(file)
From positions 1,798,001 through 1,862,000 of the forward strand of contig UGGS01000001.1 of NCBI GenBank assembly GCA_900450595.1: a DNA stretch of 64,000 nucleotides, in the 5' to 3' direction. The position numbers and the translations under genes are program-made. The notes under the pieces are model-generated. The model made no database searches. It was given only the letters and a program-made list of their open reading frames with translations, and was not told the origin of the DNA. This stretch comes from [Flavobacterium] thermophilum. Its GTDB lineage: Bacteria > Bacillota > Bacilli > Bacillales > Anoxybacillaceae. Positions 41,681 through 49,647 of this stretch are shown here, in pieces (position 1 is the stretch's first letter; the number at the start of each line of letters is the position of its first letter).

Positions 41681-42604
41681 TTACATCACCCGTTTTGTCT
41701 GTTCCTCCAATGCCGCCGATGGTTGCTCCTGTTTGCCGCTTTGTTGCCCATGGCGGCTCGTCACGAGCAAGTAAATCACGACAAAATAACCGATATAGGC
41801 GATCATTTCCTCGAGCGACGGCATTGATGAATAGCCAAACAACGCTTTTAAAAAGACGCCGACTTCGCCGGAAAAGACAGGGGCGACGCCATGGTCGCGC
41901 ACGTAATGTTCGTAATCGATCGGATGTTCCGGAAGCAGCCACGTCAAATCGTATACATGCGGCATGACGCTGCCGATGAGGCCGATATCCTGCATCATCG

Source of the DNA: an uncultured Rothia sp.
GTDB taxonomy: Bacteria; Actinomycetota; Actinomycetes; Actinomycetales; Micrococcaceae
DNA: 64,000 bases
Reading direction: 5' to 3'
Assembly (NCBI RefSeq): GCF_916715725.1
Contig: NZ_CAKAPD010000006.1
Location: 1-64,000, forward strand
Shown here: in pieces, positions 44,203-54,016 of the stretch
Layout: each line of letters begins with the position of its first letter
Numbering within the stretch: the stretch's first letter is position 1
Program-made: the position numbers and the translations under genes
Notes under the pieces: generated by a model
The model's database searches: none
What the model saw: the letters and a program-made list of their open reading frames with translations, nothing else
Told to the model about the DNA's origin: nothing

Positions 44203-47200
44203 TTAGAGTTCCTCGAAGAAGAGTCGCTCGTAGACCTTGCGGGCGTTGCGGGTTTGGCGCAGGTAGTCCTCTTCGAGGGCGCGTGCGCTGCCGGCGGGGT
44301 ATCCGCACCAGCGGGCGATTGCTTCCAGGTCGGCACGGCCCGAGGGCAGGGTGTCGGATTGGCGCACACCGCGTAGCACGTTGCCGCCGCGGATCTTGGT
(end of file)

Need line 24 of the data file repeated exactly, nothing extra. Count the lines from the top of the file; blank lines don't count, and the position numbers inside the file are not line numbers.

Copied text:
44301 ATCCGCACCAGCGGGCGATTGCTTCCAGGTCGGCACGGCCCGAGGGCAGGGTGTCGGATTGGCGCACACCGCGTAGCACGTTGCCGCCGCGGATCTTGGT